WASHINGTON — Sorghum is a staple cereal grain crop that provides numerous health benefits for humans, pets and livestock. Specific compounds– polyphenols and tannins – found in certain sorghum varieties and hybrids that offer health benefits for humans; however, these compounds can also produce negative effects for animal when used in pet feed. The Foundation for Food & Agriculture Research (FFAR) is providing a $846,991 Seeding Solutions grant to Clemson University to study sorghum plant properties that enhance these beneficial compounds in commercial sorghum, while preserving the crop’s dual use as animal feed. Matching funds were provided by Clemson University and Carolina Seed Systems, Inc. for a total $1,721,129 investment.
Dr. Jeffrey Rosichan, FFAR Crops of the Future Collaborative director noted this research is especially important as sorghum is a climate resilient crop that could boost crop diversity to strengthen the global food supply, and increased sorghum consumption would open economic opportunities for U.S. growers. “Sorghum is a productive crop that has the genetic capabilities to be a nutritional powerhouse,” Rosichan said. “It is resilient to climate change and can be grown with fewer inputs, saving farmers money. By investigating the sources of sorghum’s health benefits, this research will unlock the crop’s full potential.”
Clemson University researchers, led by plant breeder Dr. Richard Boyles, are assessing specific substances present in the grain that have beneficial health properties for people and do not cause negative outcomes for animals. Once identified, the researchers will use non-GMO breeding methods to develop new sorghum hybrids that have these value-added properties. The final step will be to measure impacts of the enhanced grain sorghum hybrids on poultry growth, as well as their capability to reduce harmful diseases within the poultry gut.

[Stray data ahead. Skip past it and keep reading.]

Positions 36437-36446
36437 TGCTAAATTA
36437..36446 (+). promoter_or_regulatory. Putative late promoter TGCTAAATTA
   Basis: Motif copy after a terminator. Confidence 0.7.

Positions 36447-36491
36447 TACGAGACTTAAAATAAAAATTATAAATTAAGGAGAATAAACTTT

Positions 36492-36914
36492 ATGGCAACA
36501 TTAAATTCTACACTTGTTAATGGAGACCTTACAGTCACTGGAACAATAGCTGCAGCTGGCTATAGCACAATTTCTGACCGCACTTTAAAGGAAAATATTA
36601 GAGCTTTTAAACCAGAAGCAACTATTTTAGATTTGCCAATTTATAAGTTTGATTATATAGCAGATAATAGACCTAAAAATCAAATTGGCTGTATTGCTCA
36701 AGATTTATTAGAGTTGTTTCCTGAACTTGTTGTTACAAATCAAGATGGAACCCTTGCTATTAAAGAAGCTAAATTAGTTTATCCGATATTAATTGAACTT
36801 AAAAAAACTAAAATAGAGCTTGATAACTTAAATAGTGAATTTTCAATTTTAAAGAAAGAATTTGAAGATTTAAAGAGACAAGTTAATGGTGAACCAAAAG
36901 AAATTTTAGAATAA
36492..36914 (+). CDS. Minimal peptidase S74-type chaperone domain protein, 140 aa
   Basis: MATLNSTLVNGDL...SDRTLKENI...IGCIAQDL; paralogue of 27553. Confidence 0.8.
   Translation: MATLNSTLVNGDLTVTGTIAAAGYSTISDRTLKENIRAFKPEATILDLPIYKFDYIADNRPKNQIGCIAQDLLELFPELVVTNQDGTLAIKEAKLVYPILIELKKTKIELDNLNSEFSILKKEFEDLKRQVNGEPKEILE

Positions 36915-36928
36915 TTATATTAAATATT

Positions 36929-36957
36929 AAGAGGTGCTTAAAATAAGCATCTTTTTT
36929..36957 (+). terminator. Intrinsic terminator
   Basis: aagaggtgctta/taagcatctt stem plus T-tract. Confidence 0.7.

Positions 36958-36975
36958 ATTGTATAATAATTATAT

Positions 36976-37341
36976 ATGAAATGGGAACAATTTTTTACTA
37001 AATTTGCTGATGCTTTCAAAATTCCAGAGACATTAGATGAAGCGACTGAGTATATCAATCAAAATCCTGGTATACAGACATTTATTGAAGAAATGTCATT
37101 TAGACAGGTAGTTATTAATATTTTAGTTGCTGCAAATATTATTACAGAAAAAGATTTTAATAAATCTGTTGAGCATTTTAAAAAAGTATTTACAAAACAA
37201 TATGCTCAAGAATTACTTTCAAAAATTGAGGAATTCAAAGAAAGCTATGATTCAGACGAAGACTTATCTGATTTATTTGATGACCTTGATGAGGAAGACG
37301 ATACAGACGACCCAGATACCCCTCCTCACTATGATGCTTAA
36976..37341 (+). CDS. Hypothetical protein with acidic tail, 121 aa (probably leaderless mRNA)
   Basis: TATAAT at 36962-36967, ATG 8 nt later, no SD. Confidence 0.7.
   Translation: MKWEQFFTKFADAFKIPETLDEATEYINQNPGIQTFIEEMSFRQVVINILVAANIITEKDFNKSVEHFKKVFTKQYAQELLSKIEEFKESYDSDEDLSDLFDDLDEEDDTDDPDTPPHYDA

“Spanning across plant breeding and genetics to animal sciences, this interdisciplinary project will use sound science and product development to create a more sustainable and prosperous U.S. grain and protein market,” Boyles said. “Once we fully understand what and how plant-based metabolites are conferring health benefits, we can optimize their concentrations and availability through molecular breeding. This objective will run in unison with ongoing efforts to increase sorghum grain yield and stress resilience.”
Boyles also said this research will help establish sorghum as an important tool in meeting the demand for nutritious, affordable, as well as sustainable food and feed.
Foundation for Food & Agriculture Research
The Foundation for Food & Agriculture Research (FFAR) builds public-private partnerships to fund bold research addressing big food and agriculture challenges. FFAR was established in the 2014 Farm Bill to increase public agriculture research investments, fill knowledge gaps and complement USDA’s research agenda. FFAR’s model matches federal funding from Congress with private funding, delivering a powerful return on taxpayer investment. Through collaboration and partnerships, FFAR advances actionable science benefiting farmers, consumers and the environment.
–Foundation for Food & Agriculture Research